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New Seasons Market in Portland recalls ground beef products for possible E.coli contamination

Three people in the Portland metro area have become sick with E.coli after eating ground beef purchased at the three New Seasons Market stores.

PORTLAND, Ore. — New Seasons Market has recalled fresh ground beef sold at meat counters in three separate Portland area stores because the meat may have been contaminated with E.coli, the Oregon Health Authority reported.

Three people in the Portland metro area have become sick with E.coli after eating ground beef purchased at the New Seasons Market stores. All three people are recovering from the illness, according to authorities.

The three stores where the ground beef was sold were located at 6300 North Lombard Street and 6400 North Interstate Avenue in Portland, and 3495 Southwest Cedar Hills Boulevard in Beaverton.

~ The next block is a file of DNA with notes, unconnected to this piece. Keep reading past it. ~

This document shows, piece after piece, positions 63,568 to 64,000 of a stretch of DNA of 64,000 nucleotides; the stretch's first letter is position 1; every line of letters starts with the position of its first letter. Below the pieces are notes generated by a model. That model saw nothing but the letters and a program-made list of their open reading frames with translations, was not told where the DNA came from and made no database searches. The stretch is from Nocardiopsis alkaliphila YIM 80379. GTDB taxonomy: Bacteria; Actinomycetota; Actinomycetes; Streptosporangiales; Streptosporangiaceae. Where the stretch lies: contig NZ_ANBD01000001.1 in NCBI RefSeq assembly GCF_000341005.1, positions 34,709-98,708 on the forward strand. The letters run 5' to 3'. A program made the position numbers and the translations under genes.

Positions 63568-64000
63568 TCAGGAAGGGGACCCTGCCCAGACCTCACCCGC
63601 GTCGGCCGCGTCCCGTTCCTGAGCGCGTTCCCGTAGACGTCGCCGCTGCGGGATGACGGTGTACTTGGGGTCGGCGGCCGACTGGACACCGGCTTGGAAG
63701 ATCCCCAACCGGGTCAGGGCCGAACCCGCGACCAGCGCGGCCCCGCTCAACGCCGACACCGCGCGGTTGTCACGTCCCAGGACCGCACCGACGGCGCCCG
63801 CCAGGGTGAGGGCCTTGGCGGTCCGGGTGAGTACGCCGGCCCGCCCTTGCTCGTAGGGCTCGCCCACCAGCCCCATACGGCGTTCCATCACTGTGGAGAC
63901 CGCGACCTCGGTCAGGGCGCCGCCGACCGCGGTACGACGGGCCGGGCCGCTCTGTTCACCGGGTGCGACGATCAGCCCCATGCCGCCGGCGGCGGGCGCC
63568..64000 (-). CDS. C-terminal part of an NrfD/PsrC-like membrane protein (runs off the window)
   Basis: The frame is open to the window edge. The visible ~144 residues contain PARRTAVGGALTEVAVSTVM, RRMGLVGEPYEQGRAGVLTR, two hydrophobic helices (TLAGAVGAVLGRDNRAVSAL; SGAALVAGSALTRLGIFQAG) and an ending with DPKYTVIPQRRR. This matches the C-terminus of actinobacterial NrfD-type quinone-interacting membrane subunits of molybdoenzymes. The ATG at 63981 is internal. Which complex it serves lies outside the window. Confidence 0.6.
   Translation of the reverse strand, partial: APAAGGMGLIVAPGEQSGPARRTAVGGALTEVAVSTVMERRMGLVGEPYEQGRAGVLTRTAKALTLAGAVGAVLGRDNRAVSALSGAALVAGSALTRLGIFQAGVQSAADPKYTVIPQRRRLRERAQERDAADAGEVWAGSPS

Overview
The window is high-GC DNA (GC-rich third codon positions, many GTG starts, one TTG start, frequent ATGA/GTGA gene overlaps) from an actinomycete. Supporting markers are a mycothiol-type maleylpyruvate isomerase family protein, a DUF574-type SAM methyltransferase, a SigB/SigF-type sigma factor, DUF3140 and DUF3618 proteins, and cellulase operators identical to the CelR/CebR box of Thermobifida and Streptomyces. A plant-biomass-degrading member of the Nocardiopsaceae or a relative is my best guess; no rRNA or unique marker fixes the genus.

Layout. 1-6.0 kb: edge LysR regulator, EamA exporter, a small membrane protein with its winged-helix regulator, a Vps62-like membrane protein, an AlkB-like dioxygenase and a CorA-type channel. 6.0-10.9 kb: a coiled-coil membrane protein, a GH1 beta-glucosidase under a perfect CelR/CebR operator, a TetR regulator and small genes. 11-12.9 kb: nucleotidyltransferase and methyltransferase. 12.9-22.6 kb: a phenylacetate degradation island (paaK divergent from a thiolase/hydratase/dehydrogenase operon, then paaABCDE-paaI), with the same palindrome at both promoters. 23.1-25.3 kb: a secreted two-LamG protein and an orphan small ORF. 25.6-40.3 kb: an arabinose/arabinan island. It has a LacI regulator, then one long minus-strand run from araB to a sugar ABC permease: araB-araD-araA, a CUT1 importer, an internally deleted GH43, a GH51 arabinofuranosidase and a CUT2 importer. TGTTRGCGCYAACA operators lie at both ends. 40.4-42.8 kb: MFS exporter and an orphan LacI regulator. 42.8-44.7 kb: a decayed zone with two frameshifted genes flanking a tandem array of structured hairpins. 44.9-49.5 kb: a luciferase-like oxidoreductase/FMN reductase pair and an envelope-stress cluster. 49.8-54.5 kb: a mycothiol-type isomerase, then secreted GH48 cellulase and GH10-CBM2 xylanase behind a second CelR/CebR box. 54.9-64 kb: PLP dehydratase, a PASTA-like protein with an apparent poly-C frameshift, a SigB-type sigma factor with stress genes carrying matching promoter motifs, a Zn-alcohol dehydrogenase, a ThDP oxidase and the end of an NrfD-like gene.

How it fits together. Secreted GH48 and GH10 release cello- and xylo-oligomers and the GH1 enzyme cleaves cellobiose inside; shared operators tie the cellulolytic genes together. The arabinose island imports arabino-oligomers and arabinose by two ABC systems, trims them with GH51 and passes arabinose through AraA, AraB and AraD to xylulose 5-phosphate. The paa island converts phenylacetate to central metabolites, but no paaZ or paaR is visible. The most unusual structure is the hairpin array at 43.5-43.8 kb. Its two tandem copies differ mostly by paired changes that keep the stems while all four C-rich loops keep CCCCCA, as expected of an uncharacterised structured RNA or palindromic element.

The recalled products were sold with “Packed On” dates of Oct. 19 to Nov. 8 and “Sell By” dates starting Oct. 23 up to and including Nov. 11.

The products were purchased between Oct. 19 and Oct. 23. If you purchased ground beef at any of the three stores between those dates, throw the beef away immediately, health officials said.

The beef is ground at the stores prior to sale, and New Season Market sells the product in 5%, 10% and 20% fat content varieties.

On Nov. 14, New Seasons Market announced it is expanding its voluntary recall to include fresh in-house ground beef varieties and fresh in-house made ground beef products such as meatballs, meatloaf and hamburger patties of all varieties.

Tests show that some ground beef sold as recently as Nov. 8 may have been contaminated with E. Coli.

If you ate the product and did not get sick, you don't need to do anything. If you developed diarrhea after eating the product, health officials advise you to consult your health care provider.

E.coli causes diarrhea, often with bloody stools. Most adults can recover completely within a week, but some people develop a form of kidney failure called hemolytic uremic syndrome (HUS). The condition is most likely to occur in young children and the elderly and can lead to serious kidney damage and even death.

Learn more about E.coli

Visit the New Seasons Market recall webpage

Any consumers who have questions can contact the company at talktous@newseasonsmarket.com.

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